A salesperson has to connect with people. Depressed people, however, don’t care if they connect, so even though I was a stockbroker, I lost my drive to contact people. I soon ran out of money. I didn’t even have enough to buy groceries or pay the rent, which was now several months in arrears. About all I did was lie in bed grieving, weeping, and feeling forsaken by God, friends, and family. One day, I opened my Bible and my eyes fell on Psalms 42:9 “I say to God, my Rock, ‘Why have you forgotten me? Why must I go about mourning, oppressed by the enemy?’” I could have written those words myself. My depression only deepened. I was in the pits—the lowest point in my life. Then, the phone rang.
As a broker, I received many calls, but I’ll never forget this one. I had contacted this man several months earlier. He said he’d think about my investment recommendations, but I never expected to hear from him. “I’ve been thinking about your suggestions,” he said, “I’d like to go with them.” My commission on his investment was $5,000. I missed a few more meals until the check arrived, but then it did, I went out to eat, got caught up on my rent, and even paid three months in advance. With the remaining funds, I set up an office on the fourth floor of a downtown office building. My financial problems disappeared, my depression lifted, and it was all from God.
Since my Baptist brothers avoided me, I soon found a large church in a different denomination. They welcomed me warmly, even allowing me to be an assistant 4th-grade teacher, responsible for helping to keep order in the classroom. Occasionally, the children’s department director would ask me to bring a brief devotional at their opening gatherings.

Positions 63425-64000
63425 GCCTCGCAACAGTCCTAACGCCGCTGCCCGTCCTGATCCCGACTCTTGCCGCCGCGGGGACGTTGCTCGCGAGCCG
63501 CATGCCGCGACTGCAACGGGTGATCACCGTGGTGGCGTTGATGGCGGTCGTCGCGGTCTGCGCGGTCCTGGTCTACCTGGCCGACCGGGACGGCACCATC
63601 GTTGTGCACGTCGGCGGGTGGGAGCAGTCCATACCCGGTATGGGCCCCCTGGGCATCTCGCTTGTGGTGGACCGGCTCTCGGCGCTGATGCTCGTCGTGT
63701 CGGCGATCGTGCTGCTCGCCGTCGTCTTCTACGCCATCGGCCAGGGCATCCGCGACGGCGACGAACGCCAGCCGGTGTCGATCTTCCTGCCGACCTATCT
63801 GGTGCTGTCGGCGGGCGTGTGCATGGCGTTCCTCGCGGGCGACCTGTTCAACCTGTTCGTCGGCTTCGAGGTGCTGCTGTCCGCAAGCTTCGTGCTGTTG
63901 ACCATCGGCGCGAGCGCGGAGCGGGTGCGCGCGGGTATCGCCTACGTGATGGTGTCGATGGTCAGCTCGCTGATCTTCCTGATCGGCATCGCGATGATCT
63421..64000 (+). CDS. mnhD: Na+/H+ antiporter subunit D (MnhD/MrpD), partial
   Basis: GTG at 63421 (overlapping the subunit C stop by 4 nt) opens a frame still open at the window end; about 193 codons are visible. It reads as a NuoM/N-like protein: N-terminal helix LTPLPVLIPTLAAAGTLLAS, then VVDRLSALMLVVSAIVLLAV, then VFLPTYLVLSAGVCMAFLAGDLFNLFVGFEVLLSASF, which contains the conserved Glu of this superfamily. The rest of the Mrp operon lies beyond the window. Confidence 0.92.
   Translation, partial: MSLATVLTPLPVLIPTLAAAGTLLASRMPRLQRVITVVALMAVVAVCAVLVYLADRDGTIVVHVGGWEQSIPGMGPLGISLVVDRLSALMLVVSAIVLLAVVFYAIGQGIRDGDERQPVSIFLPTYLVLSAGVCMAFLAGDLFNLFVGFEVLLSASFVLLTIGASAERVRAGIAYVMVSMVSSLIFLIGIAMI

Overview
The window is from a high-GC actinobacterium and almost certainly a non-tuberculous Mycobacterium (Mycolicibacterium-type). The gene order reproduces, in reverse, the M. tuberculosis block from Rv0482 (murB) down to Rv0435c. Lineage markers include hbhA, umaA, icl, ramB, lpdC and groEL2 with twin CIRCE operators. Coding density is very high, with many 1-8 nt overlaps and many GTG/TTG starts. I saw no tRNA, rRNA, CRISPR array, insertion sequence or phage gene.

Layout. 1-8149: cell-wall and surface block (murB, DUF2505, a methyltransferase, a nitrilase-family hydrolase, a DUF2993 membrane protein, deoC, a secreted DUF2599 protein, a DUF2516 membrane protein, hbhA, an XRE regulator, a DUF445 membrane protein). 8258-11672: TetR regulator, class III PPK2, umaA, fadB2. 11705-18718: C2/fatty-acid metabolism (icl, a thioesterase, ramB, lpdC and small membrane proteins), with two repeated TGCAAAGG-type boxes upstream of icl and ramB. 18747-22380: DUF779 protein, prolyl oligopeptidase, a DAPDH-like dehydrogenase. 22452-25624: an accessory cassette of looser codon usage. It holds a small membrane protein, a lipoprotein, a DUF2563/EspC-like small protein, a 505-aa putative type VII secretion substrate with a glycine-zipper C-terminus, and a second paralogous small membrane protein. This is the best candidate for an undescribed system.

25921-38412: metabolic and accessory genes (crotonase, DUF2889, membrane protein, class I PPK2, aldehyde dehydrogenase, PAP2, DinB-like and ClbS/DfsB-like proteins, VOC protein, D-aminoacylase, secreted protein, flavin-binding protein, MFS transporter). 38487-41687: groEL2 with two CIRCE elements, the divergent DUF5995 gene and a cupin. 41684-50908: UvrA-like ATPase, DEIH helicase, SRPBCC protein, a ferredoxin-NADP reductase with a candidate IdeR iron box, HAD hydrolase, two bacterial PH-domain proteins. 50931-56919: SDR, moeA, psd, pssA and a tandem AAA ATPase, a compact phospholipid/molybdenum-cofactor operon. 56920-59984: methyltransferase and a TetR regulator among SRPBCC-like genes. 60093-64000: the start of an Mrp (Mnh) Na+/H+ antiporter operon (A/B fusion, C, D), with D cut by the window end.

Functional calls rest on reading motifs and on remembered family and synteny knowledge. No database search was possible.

One day, my son Joe sent me a tape of Steve Hoekstra’s preaching in the church Joe was pastoring. Steve spoke of my influence on his life while attending a church I once led. I called Steve just to visit with him. He asked me if I was ready to pastor again. I said, “You know I’m divorced, and churches don’t want a divorced person as a pastor.” Steve replied, “The church I have in mind is at Copper Mountain Ski Resort. It’s very small, and they’ve had a hard time getting and keeping a pastor. They can’t pay very much, so you’d have to be bi-vocational.” In other words, they were so desperate that my divorce wouldn’t be a problem. He continued, “Since the church is at a ski resort, you’d be skiing all over the mountain doing services at different locations. Pray about it, and if God leads you to it, send me your resume. Will you pray about it?” “Yes,” I replied.
Hanging up the phone I said to God, “If you want me back in the ministry, I need three things to happen: First, I need a Godly person to tell me outright that I need to return to the ministry. Second, I need someone to quote a passage of scripture that points me back to the ministry. Third, I need an unrelated and nonreligious incident that says you want me to return.” I didn’t recall it at the time, but I was copying Gideon in the Old Testament, who discerned God’s leading by putting out fleeces (Judges 6:36-40).
Several weeks later, I was talking to the children’s department director, whom I highly respected., “I’ve been asked to send my resume to a small church,” I said.